Label Information Regarding Dynamic Strength Testing
Inherently buoyant lifejackets have information on the label that states “strength tested at XXX MPH.” The minimum speed for any approval is 35 MPH, but manufacturers can choose to have their product tested at 50, 75 or 100 MPH. If the manufacturer wants to label the product for use as a lifejacket for PWC, waterskiing or similar towed uses, the devise must be tested at a minimum of 50 MPH.
The device is tested by attaching it to a metal frame dropped in various positions into the water from a boat or helicopter. To pass the dynamic strength test, the device cannot show any signs of mechanical damage — such as tears, rips, loose seams, or broken or distorted hardware — sufficient to affect its performance.
This test IS NOT an evaluation of what sort of protection the device might give the wearer in falls at those speeds. This is a common misunderstanding. The test is only intended to evaluate the integrity of the materials and construction. In fact, the label also says, ”NOT TESTED FOR PERSONAL PROTECTION FROM IMPACT.”
Lifejacket manufacturers and retailers are not allowed to use any marketing information that implies impact protection. As an example, manufacturers can not use “100 MPH “ as part of their product markings or name, nor can they use words like “impact” which might imply impact protection.
To qualify for PWC, waterskiing or similar towed uses, a lifejacket must be dynamic strength tested (also called strength tested) at 50 MPH or greater, as already noted. In addition, these vests must have three front closures, two of which must be body encircling. An example would be a front zipper and two body encircling belts, or two body encircling belts and a chest strap. This type of closure system would provide for a more secure fit in case of a fall.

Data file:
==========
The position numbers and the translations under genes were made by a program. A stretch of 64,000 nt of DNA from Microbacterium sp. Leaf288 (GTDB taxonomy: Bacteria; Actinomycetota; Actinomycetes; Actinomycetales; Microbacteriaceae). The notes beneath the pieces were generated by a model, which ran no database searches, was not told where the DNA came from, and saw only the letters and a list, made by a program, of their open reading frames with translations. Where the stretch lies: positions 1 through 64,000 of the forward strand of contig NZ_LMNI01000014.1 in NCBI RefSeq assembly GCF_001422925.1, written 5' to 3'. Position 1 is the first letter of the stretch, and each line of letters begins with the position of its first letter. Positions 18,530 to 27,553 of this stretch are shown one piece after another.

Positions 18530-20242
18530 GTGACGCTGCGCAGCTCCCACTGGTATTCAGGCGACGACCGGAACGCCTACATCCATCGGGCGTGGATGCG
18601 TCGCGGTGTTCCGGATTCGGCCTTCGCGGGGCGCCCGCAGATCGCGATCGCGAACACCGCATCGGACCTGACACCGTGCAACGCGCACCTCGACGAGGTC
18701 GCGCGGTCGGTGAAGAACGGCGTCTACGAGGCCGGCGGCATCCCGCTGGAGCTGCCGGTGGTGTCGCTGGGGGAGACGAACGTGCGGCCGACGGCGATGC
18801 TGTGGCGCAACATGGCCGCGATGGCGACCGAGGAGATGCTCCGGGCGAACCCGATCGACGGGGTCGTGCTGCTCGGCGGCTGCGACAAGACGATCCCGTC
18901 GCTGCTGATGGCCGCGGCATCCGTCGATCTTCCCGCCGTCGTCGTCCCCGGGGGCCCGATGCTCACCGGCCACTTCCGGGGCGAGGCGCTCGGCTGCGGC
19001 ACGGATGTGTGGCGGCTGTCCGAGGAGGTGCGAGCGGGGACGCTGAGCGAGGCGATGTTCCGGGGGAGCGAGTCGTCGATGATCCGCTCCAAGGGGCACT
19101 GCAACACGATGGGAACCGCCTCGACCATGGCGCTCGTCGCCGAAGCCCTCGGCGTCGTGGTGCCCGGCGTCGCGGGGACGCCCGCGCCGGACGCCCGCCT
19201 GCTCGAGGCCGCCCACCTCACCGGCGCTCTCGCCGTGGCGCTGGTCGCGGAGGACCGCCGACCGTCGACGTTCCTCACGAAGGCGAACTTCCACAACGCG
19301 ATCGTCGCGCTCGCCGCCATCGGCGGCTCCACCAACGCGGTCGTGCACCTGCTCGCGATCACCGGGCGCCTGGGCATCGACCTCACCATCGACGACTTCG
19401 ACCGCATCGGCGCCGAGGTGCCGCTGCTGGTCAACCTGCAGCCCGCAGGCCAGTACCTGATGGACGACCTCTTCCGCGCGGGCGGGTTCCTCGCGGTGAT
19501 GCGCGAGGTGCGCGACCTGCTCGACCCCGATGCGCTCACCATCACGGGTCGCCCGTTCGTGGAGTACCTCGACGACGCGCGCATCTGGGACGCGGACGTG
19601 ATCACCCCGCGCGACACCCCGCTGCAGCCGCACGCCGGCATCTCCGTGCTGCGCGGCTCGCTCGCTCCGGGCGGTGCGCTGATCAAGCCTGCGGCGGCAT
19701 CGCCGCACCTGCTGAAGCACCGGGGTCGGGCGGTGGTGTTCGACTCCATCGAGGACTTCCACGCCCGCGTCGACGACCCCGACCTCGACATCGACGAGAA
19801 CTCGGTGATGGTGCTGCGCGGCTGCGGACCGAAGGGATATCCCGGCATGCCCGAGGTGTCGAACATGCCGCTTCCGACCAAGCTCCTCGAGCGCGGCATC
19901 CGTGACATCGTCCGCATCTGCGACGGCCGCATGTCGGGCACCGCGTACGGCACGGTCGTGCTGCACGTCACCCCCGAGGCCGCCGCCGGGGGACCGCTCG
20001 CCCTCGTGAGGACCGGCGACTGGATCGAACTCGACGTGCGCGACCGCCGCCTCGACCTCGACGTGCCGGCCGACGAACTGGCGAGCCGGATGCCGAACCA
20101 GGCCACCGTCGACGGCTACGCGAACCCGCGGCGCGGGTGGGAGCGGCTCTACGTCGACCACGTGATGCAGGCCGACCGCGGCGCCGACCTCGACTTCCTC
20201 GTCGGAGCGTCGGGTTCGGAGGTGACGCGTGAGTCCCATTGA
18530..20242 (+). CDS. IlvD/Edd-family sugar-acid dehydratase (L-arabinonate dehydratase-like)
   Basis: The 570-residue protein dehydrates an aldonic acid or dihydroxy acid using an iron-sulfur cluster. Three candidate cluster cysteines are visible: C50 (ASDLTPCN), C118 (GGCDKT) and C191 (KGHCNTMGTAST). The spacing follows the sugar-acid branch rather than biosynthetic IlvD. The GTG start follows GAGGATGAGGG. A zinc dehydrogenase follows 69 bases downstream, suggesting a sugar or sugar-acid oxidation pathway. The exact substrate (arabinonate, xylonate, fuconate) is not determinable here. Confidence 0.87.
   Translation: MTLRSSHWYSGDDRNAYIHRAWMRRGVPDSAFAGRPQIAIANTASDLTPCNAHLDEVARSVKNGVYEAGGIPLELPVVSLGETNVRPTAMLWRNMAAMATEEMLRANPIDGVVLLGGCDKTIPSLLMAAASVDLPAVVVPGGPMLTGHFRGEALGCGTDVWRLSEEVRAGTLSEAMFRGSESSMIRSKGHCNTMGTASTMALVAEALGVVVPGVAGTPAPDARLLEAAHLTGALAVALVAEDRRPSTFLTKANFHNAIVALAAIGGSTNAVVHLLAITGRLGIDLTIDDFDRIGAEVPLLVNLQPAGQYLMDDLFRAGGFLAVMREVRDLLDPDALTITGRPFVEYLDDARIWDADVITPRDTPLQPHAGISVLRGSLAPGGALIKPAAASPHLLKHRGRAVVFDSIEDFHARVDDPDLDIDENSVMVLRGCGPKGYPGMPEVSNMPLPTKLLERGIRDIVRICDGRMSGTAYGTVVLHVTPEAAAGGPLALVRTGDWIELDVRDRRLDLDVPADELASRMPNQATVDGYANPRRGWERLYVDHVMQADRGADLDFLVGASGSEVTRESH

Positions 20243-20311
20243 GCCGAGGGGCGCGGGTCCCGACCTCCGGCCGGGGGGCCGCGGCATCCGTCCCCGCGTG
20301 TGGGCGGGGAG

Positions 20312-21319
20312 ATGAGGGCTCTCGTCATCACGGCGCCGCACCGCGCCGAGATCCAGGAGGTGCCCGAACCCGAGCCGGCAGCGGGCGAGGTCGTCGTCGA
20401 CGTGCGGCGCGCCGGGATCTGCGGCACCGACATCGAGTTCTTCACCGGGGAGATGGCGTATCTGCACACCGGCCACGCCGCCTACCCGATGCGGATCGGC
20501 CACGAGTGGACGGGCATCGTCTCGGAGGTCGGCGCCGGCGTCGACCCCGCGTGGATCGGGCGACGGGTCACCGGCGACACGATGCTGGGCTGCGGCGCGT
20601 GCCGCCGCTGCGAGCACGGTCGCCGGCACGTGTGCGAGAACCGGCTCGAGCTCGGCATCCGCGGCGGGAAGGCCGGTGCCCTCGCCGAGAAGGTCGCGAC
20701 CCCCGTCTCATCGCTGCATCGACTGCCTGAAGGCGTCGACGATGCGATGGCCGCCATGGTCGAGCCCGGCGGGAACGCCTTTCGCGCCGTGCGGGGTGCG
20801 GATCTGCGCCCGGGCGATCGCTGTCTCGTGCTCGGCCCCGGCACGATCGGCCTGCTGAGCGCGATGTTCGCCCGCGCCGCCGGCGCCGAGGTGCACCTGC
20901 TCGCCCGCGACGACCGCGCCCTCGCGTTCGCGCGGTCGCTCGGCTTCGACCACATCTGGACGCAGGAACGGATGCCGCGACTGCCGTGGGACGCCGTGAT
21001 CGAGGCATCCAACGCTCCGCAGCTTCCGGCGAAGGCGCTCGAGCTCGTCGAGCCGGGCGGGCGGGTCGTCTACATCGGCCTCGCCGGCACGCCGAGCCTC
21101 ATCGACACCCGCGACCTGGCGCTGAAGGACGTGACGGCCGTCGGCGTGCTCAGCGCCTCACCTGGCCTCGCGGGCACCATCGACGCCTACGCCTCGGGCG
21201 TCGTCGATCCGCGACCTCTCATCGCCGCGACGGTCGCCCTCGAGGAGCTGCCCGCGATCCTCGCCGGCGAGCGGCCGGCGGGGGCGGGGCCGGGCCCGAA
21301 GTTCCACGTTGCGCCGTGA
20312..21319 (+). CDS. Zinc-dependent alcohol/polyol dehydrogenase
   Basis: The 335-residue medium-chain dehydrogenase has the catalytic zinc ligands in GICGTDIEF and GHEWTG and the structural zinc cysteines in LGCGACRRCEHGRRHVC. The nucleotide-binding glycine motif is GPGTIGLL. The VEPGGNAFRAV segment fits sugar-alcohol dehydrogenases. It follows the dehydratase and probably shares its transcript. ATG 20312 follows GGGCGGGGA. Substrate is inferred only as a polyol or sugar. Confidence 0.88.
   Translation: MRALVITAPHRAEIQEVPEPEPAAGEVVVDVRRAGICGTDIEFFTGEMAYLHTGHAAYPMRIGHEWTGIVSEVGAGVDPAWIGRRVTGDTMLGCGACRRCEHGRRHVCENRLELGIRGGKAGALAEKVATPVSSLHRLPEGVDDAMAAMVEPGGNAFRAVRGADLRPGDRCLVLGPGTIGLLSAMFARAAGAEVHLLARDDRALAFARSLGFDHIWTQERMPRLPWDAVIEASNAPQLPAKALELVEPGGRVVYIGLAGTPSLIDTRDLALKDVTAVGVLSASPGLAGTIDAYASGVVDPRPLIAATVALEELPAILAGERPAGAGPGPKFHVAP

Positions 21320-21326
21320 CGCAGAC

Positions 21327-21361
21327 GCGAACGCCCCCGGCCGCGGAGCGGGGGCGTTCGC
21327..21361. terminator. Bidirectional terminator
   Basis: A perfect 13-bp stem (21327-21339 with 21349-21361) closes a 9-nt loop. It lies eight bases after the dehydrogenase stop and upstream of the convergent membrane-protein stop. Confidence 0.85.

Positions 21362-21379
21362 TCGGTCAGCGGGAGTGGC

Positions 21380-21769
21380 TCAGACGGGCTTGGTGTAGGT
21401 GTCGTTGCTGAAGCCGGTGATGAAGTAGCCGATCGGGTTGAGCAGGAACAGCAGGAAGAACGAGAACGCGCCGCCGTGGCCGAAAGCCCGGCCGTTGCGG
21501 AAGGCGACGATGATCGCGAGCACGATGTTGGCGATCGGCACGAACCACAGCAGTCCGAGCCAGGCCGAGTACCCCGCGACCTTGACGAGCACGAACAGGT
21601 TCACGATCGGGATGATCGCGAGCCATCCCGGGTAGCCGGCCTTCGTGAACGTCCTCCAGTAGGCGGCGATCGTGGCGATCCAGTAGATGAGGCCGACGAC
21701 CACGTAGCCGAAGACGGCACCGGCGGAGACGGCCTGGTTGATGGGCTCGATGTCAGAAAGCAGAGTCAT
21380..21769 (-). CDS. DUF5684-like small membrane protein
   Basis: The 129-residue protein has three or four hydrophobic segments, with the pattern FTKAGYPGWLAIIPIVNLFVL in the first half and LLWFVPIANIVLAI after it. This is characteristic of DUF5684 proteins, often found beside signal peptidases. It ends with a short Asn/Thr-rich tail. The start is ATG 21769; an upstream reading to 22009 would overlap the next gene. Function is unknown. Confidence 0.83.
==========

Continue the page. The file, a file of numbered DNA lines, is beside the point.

When a lifejacket design does not meet the requirements of strength testing and approved closure system for a waterski device, the label must state: “Not Approved for personal watercraft, waterskiing or similar towed uses.” The goal is to have people wear vests that will not come off or tear apart in a fall. This information is now in the text of the label and the user needs to read the label carefully when choosing a lifejacket for waterskiing. However, the inclusion of this statement was introduced in 2003, so it is possible to have two identical lifejackets — one with the statement and one without — determined by when they were made.
The message to the user should be to read the lifejacket label of any lifejacket to see if it has any exclusions for their intended use. It is equally important to ensure the lifejacket is of the proper size so it will not come off in a fall.
As a final note, remember that no inflatable is approved for PWC, watersking or similar towed use.